Human Practice

Decoding – costs and fidelity

The cost of sequencing DNA has plummeted in the last two decades. For instance, in the early 2000’s it took 13 years and $3 billion US dollars to sequence the entire human genome. With current technologies, we have approached the $1000 dollars mark. In fact, since 2007 you can have your whole DNA sequenced for less than that! However, there are still issues with the fidelity and accuracy of the readings obtained that would prevent them from being used for our system[5].

Price of sequencing one million of base pairs. Prices dropped from 2007, when second generation techniques were introduced in the marked. Source: National Human Genome Research Institute

Existing laboratory-level DNA sequencing technologies typically allow for a reading error of ~1%. Thanks to optimization and finne-tunning, traditional readings using Sanger biochemistry offer now accuracies of up to 99.999% in a read length of 1,000 bp. With modern, second generation or cyclic sequencing, higher reading lengths have been achieved but with a decrement in accuracy[4].

Among the bioencryption layers, CryptoGERM prevents unauthorized parties from reading the message by having a high ratio of decoy spores that contain a useless sequence. In addition, if the right growing conditions are not supplied our system prevents germination and replication of spores that do contain the message. So, what ratio of decoy:spores do I need to prevent brute sequencing and message retrieval from a third party?

A) One of the bioencryption bilayers is having a high proportion of decoy spores vs those that do contain the intended useful sequence. If the right conditions are not met (i.e. adding an X antibiotic to the system) those spores that contain our message will die and be outgrown by the decoy. B) Current sequencing techniques will not be able to distinguish the hidden message from noise.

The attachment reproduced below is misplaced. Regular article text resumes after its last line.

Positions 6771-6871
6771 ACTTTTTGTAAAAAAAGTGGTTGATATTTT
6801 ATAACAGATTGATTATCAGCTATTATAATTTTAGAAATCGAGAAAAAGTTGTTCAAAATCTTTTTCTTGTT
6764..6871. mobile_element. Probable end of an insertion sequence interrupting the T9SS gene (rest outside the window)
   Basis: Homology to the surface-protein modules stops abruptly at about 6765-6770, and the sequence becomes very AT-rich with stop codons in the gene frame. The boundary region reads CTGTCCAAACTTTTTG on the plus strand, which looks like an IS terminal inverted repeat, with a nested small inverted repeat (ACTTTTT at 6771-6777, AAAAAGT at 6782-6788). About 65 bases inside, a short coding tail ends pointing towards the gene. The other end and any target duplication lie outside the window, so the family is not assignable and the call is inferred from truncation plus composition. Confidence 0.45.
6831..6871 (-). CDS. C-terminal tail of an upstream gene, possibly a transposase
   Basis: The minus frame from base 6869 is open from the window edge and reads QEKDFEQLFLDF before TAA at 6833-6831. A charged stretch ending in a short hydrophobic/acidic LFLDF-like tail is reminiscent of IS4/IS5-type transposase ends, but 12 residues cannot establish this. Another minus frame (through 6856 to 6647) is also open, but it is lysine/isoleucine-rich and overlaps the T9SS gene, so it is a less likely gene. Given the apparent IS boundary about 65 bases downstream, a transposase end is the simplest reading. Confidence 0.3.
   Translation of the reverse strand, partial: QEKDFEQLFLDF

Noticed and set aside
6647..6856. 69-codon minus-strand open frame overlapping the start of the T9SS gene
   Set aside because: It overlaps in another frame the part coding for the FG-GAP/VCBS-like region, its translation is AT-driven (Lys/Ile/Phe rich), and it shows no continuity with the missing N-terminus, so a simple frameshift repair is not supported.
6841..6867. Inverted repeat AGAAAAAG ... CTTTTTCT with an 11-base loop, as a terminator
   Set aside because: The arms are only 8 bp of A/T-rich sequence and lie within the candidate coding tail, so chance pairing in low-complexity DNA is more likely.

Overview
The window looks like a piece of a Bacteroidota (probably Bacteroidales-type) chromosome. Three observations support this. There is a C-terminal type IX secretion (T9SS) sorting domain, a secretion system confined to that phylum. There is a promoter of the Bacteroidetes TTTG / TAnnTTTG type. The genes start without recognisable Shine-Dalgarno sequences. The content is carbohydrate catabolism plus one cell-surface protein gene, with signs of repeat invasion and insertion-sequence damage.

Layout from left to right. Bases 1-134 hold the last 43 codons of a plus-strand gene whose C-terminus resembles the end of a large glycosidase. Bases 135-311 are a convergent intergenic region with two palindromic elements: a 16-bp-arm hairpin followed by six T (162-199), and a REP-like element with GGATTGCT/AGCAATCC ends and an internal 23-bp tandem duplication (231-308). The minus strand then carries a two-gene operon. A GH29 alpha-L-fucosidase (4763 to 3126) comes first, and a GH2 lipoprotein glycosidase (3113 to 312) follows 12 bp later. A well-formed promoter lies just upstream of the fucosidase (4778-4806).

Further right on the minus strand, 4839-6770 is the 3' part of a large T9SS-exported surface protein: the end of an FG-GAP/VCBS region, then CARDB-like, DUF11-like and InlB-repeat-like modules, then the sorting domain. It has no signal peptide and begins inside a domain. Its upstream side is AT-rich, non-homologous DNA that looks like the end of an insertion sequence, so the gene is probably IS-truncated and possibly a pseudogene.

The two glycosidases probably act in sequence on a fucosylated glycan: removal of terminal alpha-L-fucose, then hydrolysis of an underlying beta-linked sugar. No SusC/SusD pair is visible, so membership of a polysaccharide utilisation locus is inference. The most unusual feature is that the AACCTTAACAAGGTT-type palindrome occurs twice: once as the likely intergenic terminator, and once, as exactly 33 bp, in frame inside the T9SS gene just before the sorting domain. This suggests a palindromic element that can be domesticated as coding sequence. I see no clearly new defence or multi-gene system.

Fox et. al. (2014) reports that there is a 50% chance of accurately distinguishing a true subclonal variant from a sequencing artifact in an excess of 100 wild-type DNA sequences using standard Q30 filter reads (error rate: 10-2)[1]. In agreement with that result, in an experiment carried out to detect genomic variations in marine pests, Pochon (2013) was able to detect one variant out of 150 wild-type sequences[2].

Reading DNA has become increasingly more accurate. Schmidt (2012) developed a method called Duplex Sequencing that uses both strands of DNA to obtain a more precise consensus sequence yielding an theoretical error of 3x10-10[3]. That means that we could transmit a message with a length in the order of Gigabytes without expecting any lost! On the other hand, that also means that they allow a more precise measurement in decoy-spores mixtures, and a 1:150 spore:decoy ratio might be insufficient in the future. In fact, using Duplex Sequencing they were able to identify one mutant sequence per 10,000 wild-type molecules.

  • [1] Fox EJ, Reid-Bayliss KS, Emond MJ, Loeb LA (2014) Accuracy of Next Generation Sequencing Platforms. Next Generat Sequenc & Applic 1: 106. doi:10.4172/jngsa.1000106
  • [2] Pochon (2013). Evaluating detection limits of next-generation sequencing for the surveillance and monitoring of international marine pests. PLos One 8(9):e73935
  • [3] Schmitt MW, Kennedy SR, Salk JJ, Fox EJ, Hiatt JB, et al. (2012) Detection of ultra-rare mutations by next-generation sequencing. Proc Natl Acad Sci U S A 109: 14508-14513.
  • [4] Wang, X., Blades, N., Ding, J., Sultana, R. and Parmigiani, G. (2012). Estimation of sequencing error rates in short reads. BMC Bioinformatics, 13:185
  • [5] Zhu, X., Wang, J., Peng, B. and Shete, S. (2016). Empirical estimation of sequencing error rates using smoothing splines. BMC Bioinformatics, 17:177
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